Andrew Gelman February 28, 2013 at 11:27 am

P.S. Along the same lines, I’d recommend changing “prefers” to “has preferred” in the title of the post, considering that 0% of the members of the ABA committee today were performing these evaluations in 1960!

John Griffin February 28, 2013 at 12:41 pm

I think there are two different interpretations of the core finding here.

What I take to be the author’s interpretation is that the ABA ratings are influenced by implicit bias or discrimination such that apparently equivalent candidates are rated differently based on ascriptive characteristics. This is certainly possible and if true would be troubling.

Another possibility that can’t be ruled out is that the ABA ratings weight the education and experience of some candidates differently than the same education and experience acquired by other candidates because of preferential admissions or hiring schemes. A matching approach would not be able to rule out this possibility.

Rachelle February 28, 2013 at 1:10 pm

One cannot help but wonder if the unrelenting pressure for affirmative action has produced a crop of women and minorities who are, in fact, less qualified on average than men.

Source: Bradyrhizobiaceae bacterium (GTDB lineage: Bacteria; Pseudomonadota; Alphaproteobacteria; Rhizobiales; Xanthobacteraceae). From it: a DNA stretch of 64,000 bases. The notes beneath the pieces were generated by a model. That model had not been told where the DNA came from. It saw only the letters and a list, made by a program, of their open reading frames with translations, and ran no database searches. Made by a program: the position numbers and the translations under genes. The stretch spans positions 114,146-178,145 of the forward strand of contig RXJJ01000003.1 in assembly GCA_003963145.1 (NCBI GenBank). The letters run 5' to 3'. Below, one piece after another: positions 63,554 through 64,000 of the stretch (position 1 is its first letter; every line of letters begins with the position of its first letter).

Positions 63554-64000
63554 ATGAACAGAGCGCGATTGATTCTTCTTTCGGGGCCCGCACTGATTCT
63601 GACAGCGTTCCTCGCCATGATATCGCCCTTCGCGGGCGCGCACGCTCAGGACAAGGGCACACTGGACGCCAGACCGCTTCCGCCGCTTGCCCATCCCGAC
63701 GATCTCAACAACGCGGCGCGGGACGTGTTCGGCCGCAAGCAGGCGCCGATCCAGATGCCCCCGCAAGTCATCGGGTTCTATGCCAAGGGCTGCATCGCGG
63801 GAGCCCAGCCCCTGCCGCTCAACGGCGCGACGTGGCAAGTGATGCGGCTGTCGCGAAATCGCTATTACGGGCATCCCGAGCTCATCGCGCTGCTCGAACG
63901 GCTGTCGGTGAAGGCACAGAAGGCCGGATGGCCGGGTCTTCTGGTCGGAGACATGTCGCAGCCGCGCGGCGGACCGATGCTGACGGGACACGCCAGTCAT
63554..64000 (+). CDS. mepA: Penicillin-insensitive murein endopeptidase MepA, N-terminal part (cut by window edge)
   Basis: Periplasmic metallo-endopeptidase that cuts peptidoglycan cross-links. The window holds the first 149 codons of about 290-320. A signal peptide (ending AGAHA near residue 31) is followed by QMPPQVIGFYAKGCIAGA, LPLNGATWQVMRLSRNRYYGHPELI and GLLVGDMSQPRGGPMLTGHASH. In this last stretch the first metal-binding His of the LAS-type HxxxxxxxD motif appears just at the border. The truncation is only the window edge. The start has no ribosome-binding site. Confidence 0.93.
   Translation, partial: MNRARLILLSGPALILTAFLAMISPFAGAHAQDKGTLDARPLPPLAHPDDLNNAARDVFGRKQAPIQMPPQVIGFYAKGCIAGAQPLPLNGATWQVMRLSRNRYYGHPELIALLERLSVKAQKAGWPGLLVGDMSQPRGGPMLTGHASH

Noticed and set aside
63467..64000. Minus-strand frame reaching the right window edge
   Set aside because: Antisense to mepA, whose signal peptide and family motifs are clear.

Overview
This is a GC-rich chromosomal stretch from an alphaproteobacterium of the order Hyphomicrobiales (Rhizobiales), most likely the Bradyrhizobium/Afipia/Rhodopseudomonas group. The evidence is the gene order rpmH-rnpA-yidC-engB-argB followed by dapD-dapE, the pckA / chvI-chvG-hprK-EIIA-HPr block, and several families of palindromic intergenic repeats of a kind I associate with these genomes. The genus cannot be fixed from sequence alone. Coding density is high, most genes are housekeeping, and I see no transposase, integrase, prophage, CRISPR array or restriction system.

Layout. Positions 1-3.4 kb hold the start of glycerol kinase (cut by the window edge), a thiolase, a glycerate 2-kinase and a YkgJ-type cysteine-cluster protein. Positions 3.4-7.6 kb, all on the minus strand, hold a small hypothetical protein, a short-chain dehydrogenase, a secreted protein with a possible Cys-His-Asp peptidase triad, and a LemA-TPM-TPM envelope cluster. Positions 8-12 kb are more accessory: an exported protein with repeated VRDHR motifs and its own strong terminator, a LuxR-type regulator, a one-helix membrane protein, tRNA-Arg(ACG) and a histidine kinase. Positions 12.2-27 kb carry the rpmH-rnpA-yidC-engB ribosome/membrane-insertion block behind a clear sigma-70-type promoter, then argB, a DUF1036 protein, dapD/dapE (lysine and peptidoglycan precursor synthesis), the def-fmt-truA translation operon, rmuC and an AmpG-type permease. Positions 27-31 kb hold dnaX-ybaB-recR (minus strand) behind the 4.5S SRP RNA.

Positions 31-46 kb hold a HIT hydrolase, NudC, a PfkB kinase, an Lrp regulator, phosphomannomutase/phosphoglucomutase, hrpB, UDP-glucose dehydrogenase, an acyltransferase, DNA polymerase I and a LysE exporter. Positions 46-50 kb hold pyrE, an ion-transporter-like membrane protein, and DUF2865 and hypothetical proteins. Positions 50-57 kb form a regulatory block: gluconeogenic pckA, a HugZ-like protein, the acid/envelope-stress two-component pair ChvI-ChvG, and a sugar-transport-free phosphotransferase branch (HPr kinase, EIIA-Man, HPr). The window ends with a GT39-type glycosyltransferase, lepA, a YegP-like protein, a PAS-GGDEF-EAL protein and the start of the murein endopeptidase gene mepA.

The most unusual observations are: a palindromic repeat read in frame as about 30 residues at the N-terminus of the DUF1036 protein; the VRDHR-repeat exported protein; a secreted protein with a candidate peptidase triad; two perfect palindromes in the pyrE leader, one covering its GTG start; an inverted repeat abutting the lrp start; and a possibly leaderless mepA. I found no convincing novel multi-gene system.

You cannot ‘celebrate diversity’ and then expect identical results.

Lawrence Zigerell February 28, 2013 at 2:08 pm

Evaluating whether the ABA issues biased ratings requires modeling the characteristics that should matter and then adding characteristics that should not matter, such as race, gender, and partisanship. The ABA-stated criteria are integrity, professional competence, and judicial temperament. But the model includes variables that touch on only one element of only one criterion.

Consider the ABA discussion of its rating of this “not qualified” candidate: http://www.americanbar.org/content/dam/aba/migrated/scfedjud/statements/bryant.authcheckdam.pdf. The report listed allegations that — among other negative things — the candidate in service as a judge was rude, unreasonable in scheduling, had been “spitting angry” on occasion, and wrote well generally but wrote confusingly when the issues were complex. None of these complaints is reflected in the model, so it is perhaps incorrect to consider this candidate to be similarly-situated to a candidate who received no complaints.